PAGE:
My Dog Ate Too Many Cosequin What Should I Do?
Cosequin has become a popular treatment for arthritis in dogs and other animals. It’s widely used and is considered safe. However, what happens if your dog eats too much Cosequin?
In this article, we’ll take a look at what Cosequin is and whether or not it can make your dog sick. Let’s get started!
What is Cosequin?
Cosequin is an OTC supplement that works to support dogs’ joints. In dogs who have arthritis, Cosquin can help lower pain levels while also strengthening joints to help maintain normal movement. This product comes in various forms, including tablets and chews for dogs.Check Price on Amazon
Cosequin contains glucosamine, which acts as an anti-inflammatory. It also contains chondroitin, which works to stop the destruction of the cartilage. When it comes to effectiveness, there haven’t been many studies on whether or not glucosamine and chondroitin are effective. However, there is a lot of anecdotal evidence that shows these substances can help dogs with arthritis.
Cosequin is considered safe for dogs. However, can too much Cosequin make a dog sick?
Cosequin & Dogs
The short answer it is possible for a dog to overdose on Cosequin. Dogs who have too much glucosamine may experience harmful side effects, and it can even lead to death.
Symptoms of Glucosamine Overdose in Dogs
You may notice these symptoms if your dog has had too much Cosequin:
- Nausea and vomiting
- Bone, muscle, cartilage pain
- Frequent urination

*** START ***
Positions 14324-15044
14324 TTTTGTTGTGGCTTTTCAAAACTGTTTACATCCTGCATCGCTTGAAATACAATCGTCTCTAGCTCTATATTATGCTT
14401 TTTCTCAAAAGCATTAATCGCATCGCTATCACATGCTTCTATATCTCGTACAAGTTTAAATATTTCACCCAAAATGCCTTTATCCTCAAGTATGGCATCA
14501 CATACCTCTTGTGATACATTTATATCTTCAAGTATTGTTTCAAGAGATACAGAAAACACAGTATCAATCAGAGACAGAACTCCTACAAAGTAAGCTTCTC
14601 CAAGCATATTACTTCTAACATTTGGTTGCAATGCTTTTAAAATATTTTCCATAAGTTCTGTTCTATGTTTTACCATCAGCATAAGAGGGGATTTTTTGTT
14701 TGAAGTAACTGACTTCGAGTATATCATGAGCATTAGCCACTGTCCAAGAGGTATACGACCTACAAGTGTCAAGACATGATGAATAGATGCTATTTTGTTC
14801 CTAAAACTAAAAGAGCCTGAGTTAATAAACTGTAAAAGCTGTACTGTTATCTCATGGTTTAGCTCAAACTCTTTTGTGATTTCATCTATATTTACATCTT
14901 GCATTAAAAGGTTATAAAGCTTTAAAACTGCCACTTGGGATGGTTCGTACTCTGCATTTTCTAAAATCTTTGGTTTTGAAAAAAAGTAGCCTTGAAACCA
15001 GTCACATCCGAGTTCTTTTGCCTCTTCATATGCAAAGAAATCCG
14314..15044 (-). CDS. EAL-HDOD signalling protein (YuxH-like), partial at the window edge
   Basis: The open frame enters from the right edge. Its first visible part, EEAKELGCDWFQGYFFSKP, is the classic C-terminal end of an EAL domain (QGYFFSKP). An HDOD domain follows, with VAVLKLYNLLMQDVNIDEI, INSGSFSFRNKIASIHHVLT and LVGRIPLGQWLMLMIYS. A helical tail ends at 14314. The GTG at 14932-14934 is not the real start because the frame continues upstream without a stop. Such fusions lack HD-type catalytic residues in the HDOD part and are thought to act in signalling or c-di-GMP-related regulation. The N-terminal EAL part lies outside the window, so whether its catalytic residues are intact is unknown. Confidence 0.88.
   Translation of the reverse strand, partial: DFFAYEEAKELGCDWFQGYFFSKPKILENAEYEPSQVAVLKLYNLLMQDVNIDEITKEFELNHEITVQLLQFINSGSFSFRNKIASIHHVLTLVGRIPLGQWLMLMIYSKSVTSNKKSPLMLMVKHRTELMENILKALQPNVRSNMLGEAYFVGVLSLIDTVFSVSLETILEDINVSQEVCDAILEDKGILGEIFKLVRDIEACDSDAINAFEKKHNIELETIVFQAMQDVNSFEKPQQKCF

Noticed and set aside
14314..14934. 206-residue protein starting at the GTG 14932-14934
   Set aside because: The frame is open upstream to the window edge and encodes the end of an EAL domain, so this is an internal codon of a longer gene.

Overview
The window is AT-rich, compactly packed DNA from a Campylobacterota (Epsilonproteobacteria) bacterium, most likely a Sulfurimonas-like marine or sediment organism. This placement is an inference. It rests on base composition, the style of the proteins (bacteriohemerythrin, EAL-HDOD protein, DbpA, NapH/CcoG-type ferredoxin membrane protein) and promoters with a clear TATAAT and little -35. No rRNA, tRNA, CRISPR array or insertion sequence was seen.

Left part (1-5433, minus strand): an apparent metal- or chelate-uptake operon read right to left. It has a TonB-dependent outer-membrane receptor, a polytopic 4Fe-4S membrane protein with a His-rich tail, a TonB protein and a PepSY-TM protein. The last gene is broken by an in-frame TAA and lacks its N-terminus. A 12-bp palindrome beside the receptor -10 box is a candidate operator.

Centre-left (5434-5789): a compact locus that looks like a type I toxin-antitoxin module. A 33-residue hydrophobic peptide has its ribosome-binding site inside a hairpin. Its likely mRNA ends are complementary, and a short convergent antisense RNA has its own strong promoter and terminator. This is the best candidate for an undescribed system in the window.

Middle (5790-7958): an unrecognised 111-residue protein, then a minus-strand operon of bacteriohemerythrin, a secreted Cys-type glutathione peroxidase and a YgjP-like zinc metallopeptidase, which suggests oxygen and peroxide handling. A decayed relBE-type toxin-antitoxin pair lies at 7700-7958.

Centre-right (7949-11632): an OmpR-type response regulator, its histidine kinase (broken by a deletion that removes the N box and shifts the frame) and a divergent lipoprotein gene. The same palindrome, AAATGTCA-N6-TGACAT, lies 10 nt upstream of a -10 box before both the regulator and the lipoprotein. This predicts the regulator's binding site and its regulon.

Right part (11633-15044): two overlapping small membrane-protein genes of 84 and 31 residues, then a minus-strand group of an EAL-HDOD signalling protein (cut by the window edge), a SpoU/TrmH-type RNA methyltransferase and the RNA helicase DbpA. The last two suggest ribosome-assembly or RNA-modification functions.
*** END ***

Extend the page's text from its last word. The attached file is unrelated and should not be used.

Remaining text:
- Increased thirst
- Internal damage
- Internal hemorrhage
If you notice any of these symptoms in your dog, call the vet right away. This could be a medical emergency.
Be sure to take the Cosequin packaging so the vet can check the product label for dosage information. And if possible, try to figure out how many pills your dog may have eaten.Check Price on Amazon
Treatment for Glucosamine Overdose in Dogs
At the vet’s, they will perform a complete physical on your dog, which may include lab work and other tests. If the overdose happened fairly recently, then the vet may induce vomiting or use activated charcoal to help remove the toxin from your dog’s digestive system. Your dog may also need an IV to replace fluids and give medications to treat symptoms as they come up.
Depending on the severity of your dog’s symptoms, he may need to stay in the hospital for a day or so. The vet may want to monitor the dog’s symptoms and make sure he’s stabilized before going home.
The good news is that in most cases when a dog receives prompt medical treatment, they will go on to make a full recovery!